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Local Muslims feel targeted in FBI cold calls

A traveler shows his wallet to a TSA agent at Sea-Tac. Security at the airport was the focus of one FBI agent's request for a meeting with a Muslim woman. Credit: Matt Mills McKnight/All rights reserved

When agent Michael Adams first called Miya, he sounded almost parental. He introduced himself as with the FBI at Sea-Tac Airport, where Miya worked, and said he was “just calling to see if I could chat.” In a Jan. 5 voicemail he left on Miya’s phone he said he was interested in talking about security at the airport, promising “no one’s in trouble.”

Miya was born in Buffalo, New York, before moving to Seattle when she was 2 years old. Her family’s Somali and devoutly Muslim. When she walks into the Starbucks in Columbia City on a wet weekday, she’s wearing a fur shawl and a hijab and a woman at another table recognizes her and says hello.

Miya, who didn’t want her full name used for fear of being targeted, went to Cleveland High School before getting a full ride to the University of Washington where she majored in operations management. Straight out of college, she got a job with Delta Air Lines. She loved the work and the benefits of discounted plane tickets, which she used to fly to Egypt, India, Germany — all over. “Islam says the earth is vast,” she remarks.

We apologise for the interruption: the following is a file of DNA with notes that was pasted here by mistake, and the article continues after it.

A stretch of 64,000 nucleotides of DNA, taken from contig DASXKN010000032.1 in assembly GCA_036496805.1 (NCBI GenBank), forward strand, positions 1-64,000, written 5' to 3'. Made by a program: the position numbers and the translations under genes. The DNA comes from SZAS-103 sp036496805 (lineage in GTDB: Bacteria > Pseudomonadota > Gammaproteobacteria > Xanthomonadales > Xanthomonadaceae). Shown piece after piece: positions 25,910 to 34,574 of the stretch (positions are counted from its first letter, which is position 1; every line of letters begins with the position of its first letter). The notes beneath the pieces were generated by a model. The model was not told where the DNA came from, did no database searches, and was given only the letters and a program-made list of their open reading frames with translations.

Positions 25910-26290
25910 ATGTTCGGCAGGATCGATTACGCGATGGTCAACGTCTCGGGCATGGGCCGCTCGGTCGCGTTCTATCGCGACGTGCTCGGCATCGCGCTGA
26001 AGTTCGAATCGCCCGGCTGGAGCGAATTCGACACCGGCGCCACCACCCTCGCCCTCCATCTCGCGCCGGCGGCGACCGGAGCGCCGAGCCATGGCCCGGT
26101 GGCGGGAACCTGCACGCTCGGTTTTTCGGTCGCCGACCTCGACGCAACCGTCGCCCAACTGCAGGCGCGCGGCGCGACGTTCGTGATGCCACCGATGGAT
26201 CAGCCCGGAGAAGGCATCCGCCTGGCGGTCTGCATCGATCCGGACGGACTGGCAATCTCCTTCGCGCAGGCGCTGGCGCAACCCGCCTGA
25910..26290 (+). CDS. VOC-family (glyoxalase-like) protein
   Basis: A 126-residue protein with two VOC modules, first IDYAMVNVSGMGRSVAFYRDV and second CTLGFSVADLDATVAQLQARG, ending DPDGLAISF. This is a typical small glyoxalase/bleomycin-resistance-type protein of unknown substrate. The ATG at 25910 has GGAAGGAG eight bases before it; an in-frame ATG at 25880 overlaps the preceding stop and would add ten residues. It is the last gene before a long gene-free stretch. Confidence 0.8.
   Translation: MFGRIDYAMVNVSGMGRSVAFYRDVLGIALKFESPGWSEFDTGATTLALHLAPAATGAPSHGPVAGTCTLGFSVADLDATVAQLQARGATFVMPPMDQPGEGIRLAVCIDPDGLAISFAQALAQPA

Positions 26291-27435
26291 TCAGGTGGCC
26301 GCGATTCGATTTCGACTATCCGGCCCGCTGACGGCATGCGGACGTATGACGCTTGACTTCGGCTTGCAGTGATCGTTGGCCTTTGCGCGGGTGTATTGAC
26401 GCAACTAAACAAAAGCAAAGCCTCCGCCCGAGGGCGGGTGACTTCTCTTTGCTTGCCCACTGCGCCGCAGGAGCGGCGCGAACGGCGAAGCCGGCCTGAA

She recently left for a job with Amazon in Minnesota, not because of dissatisfaction, but because she was ready for a new adventure.

She was surprised by the call from Adams. Not only does she have no criminal record, but she has never had any interaction with law enforcement at all. Still, she didn’t think much of the call right away — why be scared if she’s got nothing to hide, right?

But when she called back, Adams told her there would be two other people at their meeting. That was enough to open a gate of doubt, starting with whether Adams was in fact an FBI agent, ending with why she was being called in the first place.